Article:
Then, at the very end of the POLITICO article, they report (admit) this:
Ron Magruder, Denise Marie Fugo and Joseph Fassler, the chair, vice chair and immediate past chairman of the National Restaurant Association board of directors at the time of Cain’s departure, said they hadn’t heard about any complaints regarding Cain making unwanted advances.
“I have never heard that. It would be news to me,” said Fugo, who runs a Cleveland, Ohio, catering company, adding such behavior would be totally out of character for the Cain she knew. “He’s very gracious.”
Fassler, who helped bring Cain on board as CEO of the restaurant association, said that any inappropriate behavior was not brought to his attention and that he would be upset to learn it had gone on and he was not made aware of it.
“That’s a shock to me,” Fassler said. “As an officer during all of Herman’s years there as a paid executive… none of that stuff ever surfaced to me. Nobody ever called me, complained about this, nor did I ever hear that from Peter Kilgore, nor did I ever hear that from Herman Cain.”
Fassler – who ran a Phoenix food-service company and finished his term as chairman the month before Cain’s June 1999 departure but remained on the board’s executive committee – described Cain as treating men and women identically and asserted it was “not within his character” to make unwanted advances. “It’s not what I know of him,” Fassler said.
Much like Fassler, almost all board members remember Cain fondly and say he left on good terms.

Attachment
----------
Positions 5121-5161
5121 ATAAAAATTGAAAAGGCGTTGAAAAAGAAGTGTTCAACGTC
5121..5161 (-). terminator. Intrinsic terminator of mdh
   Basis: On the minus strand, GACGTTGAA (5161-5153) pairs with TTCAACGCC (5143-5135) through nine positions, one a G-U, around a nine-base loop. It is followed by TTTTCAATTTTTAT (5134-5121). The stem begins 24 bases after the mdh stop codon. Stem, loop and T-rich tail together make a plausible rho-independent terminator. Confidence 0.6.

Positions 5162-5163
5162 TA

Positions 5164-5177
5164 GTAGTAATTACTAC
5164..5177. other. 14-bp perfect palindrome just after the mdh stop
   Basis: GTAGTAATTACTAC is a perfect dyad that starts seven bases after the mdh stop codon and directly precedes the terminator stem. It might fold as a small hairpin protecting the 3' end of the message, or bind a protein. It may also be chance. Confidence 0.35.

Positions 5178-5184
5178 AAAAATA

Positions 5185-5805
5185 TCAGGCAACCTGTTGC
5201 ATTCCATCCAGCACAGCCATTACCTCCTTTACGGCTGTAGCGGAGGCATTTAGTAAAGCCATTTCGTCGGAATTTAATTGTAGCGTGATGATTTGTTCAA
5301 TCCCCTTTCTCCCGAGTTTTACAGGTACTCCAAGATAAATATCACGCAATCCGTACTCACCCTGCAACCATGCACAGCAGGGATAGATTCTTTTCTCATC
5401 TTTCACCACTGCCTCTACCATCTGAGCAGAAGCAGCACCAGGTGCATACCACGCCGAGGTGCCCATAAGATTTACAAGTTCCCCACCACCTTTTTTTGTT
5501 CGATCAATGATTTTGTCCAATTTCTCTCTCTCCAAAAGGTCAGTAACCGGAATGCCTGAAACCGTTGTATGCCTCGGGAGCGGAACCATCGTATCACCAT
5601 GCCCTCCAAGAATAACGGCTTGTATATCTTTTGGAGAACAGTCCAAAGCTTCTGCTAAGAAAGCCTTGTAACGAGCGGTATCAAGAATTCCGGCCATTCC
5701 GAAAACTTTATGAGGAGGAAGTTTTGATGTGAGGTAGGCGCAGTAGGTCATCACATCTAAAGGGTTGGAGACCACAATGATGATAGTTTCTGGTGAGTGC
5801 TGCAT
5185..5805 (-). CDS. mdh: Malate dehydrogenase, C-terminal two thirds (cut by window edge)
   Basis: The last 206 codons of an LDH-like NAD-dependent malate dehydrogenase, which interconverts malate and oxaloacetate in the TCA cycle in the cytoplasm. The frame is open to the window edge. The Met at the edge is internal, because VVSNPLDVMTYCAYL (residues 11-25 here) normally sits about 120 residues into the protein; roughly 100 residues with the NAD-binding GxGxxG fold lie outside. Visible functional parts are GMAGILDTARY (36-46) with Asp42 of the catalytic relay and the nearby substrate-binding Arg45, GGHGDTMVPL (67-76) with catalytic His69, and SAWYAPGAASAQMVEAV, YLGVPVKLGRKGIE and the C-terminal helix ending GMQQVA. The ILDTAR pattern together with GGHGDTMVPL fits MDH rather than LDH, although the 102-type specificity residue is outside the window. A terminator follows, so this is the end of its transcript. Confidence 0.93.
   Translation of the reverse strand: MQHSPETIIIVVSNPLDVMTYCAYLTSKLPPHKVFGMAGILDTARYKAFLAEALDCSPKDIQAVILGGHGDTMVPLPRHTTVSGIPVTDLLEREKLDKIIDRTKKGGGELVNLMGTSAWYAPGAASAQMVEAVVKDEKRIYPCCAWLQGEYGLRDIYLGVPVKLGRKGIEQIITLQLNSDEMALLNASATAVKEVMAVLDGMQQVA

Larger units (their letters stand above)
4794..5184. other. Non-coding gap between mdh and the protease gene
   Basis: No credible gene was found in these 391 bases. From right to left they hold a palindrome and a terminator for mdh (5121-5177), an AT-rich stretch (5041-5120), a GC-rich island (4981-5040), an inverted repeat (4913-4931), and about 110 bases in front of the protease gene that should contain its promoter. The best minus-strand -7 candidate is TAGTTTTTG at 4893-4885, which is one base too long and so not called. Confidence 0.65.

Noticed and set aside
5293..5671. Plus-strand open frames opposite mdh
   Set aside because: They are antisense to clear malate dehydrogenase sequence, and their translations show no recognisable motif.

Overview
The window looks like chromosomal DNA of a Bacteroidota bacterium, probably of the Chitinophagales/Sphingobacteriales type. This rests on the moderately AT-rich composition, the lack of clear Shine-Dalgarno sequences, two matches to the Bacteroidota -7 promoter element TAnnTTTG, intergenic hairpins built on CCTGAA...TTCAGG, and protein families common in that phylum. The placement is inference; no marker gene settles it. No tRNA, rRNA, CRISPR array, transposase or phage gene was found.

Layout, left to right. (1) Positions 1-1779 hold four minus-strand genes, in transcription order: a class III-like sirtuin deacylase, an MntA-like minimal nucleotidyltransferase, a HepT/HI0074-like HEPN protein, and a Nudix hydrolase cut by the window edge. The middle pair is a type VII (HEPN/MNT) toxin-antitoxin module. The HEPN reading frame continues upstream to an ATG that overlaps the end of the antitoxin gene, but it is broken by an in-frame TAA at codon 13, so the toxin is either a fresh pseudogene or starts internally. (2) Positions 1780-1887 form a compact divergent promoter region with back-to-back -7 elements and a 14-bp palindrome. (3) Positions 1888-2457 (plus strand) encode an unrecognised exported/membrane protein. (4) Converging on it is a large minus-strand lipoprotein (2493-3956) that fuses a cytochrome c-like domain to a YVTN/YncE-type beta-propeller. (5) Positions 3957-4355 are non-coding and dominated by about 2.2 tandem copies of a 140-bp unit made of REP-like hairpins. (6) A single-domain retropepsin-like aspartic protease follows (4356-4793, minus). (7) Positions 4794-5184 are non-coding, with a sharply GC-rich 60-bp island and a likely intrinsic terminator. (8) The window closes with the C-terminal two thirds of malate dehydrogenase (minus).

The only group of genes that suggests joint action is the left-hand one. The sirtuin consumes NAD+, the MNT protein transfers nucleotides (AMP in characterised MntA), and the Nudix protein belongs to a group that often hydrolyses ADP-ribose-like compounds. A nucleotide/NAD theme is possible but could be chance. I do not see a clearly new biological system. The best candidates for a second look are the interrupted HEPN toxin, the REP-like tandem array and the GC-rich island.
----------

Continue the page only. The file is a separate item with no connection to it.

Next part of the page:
Cain was “extremely professional” and “fair” to female staffers at the restaurant association, recalled Lee Ellen Hayes, who said she “worked fairly closely with” Cain in the late 1990s, when she was an executive at the National Restaurant Association Education Fund, a Chicago-based offshoot of the group.
Cain’s treatment of women was “the same as his treatment of men. Herman treated everyone great,” said Mary Ann Cricchio, who was elected to the board of the restaurant group in 1998. She said Cain left such a good impression on the organization that when he spoke at a group event in January of this year, as he was considering a presidential bid, “he had unanimous support in the room.”
In other words, this is much ado about nothing.
No one on the Restaurant Association board had ever heard anything about this before now. And they have nothing but good things to say about Cain and his treatment of women.
Looks like a couple of women are looking for a big payday from the National Enquirer or Larry Flynt.
Moreover, if there was a financial settlement of some kind, that also means nothing.
Businesses and organizations settle issues with disgruntled employees all the time.
It’s just cheaper and easier to pay some people to go away amicably with a nice severance package than to continue rolling around in the mud with them, rack up a lot of legal bills, possibly resulting in negative publicity. It’s not any kind of admission that the disgruntled employee is right.